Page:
The Principle of Movements

“Yundong Guilu” (The Principle of Movements)

  • Yi dantien wei hai xin
  • Yi dong quan shen bi dong
  • Jie jie guan chuan
  • Yi qi guan tong
  • Dantien is at the heart of the body’s motion
  • Once a part moves, the whole body moves
  • Joint by joint energy threads through
  • Thus the force transmits unimpeded in one action

Chen Xiao Wang: Carrying the Burden of Taiji Legacy

[tags]chen, cxw, principles, taiji, quotes[/tags]

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About wujimon

taiji, meditation and health
This entry was posted in Quotes, Taiji. Bookmark the permalink.

12 Responses to The Principle of Movements

  1. Cindy says:

    Thanks for sharing this. This is a core principle of Taiji.

  2. ZMS says:

    this might be the core of chen taiji but certainly not the core of all taiji. if i were to paraphrase it the 1st line would already be :-

    “Intention is the core of all movement”

    This is because if you have no intention how can you command the dan tian to rotate. Can a PC hardware run without the software? Something to ponder about.

  3. wujimon says:

    Hi ZMS.

    I agree with you that it should be “intention” is the core of movement, but I believe you have answered your own question. The only way the dantien can rotate is via intention, so I believe it is an implicit association.

  4. ZMS says:

    talking too much of the same thing makes the mind go crazy. ok, from now on talk less of intention unless i intend to go nuts 🙂

  5. wujimon says:

    we don’t want anyone to go nuts.. 😉

  6. cindy says:

    I agree from what I have read and learned that intention is important. However, I have always been confused about it. What is intention? The intention of conquering, winning, defending, attacking, or the intention of specific movement such as push or poll? I have always been puzzled by how the intention of combating impact health in a positive way. Am I silly?

  7. lifegivingsword says:

    So…youre telling us that you INTEND to stop talking about INTENTION?

    I think my head just caught on fire.

  8. wujimon says:

    @LGS:
    I think that was ZMS who is going to stop talking about intention. I just don’t want him to go nuts 🙂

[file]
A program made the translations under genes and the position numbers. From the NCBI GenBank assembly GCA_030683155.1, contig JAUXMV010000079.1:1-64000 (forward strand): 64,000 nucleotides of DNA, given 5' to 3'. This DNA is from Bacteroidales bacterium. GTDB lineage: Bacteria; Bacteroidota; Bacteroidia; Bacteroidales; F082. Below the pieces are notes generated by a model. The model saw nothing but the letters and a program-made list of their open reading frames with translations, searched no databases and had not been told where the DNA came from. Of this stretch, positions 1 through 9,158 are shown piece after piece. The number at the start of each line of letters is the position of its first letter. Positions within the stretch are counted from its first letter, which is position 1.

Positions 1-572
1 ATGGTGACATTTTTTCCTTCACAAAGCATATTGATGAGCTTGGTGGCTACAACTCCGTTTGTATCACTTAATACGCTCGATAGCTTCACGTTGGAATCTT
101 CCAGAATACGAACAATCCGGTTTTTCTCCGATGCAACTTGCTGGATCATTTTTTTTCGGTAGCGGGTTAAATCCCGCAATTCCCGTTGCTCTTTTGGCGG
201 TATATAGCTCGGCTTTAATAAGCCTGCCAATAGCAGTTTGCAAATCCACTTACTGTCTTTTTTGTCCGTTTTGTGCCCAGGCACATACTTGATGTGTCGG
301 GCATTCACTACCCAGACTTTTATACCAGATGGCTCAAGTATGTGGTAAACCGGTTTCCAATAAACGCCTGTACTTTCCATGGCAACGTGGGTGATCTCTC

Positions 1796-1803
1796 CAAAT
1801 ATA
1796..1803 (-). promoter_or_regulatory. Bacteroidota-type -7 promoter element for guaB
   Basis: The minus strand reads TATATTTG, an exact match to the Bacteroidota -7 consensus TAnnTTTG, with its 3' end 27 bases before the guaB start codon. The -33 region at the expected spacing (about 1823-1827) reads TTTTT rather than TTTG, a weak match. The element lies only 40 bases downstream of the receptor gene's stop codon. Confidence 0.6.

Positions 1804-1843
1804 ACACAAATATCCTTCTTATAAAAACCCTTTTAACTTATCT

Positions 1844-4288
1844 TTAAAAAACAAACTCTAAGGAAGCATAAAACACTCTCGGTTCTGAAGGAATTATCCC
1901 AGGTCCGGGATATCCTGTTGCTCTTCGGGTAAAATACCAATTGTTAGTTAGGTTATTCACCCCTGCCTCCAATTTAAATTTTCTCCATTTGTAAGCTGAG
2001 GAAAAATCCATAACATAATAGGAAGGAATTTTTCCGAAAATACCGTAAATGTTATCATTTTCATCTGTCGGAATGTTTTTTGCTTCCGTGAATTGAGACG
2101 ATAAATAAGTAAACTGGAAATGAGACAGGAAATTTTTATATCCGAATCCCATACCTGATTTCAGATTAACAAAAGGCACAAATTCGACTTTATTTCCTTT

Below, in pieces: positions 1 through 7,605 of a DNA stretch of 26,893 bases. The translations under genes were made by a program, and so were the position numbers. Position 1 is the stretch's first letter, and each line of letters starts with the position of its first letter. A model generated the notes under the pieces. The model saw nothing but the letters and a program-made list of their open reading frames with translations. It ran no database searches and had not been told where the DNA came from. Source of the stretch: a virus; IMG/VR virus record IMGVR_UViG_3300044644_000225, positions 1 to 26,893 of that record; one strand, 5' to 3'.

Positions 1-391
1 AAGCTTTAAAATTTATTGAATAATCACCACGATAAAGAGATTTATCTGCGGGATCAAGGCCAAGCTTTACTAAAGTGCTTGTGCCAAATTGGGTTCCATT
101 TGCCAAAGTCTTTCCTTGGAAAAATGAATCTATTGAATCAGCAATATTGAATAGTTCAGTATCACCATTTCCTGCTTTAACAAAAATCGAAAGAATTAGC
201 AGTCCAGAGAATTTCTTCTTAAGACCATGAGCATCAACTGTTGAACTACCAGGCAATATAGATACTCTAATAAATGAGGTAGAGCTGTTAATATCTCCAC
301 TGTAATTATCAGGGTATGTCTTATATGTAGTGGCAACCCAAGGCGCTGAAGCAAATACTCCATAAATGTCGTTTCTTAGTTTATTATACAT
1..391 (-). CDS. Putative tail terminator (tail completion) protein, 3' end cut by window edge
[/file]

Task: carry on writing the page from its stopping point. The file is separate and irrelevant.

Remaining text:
@Cindy
    I think in taiji, when people talk about intention, they are referring to the intention for starting a movement. The movement must start with the mind and originate with the mind. However, to me, this has always been a matter of perspective since EACH and EVERY move ultimately starts with the mind, no matter what. Given that, everything we do is stemmed from intention.

    I think a better term would be “mindfulness” in the meditative sense. When we create the shape of ‘white crane spreads wings’ are we mindful of the subtle changes within our body, the weight changes, the muscle activators, etc?

    In regards to combat, I’ve often been told that if we train for combat/martial, then we automatically will reap the health/meditative benefits but not vice versa. However, a saying goes that when we do the form, we should imagine an opponent. When in combat, imagine no one. While it sounds contradictory, I believe the goal is to prepare our mind to the mental stressors that could be encountered. Similar to the concept of athletes using imagery.

  9. ZMS says:

    wujimon-san got right points but something not quite right – unfortunately as regards intention :-X

  10. Cindy says:

    I think the intention here depends on your intention of learning Taiji – for health or for learning combat skills.

    Interesting point about imagining an opponent vs. no-one. I agree with the goal you stated. To add to that, I think it is a two step process – observing yourself and prepare to training your abilities.

  11. wujimon says:

    @Cindy: Great point about first observing self, then training abilities!

  12. cindy says:

    Actually, I want to thank you for linking your blog to Chen XiaoWang’s article. I only figured it out after reading that article.

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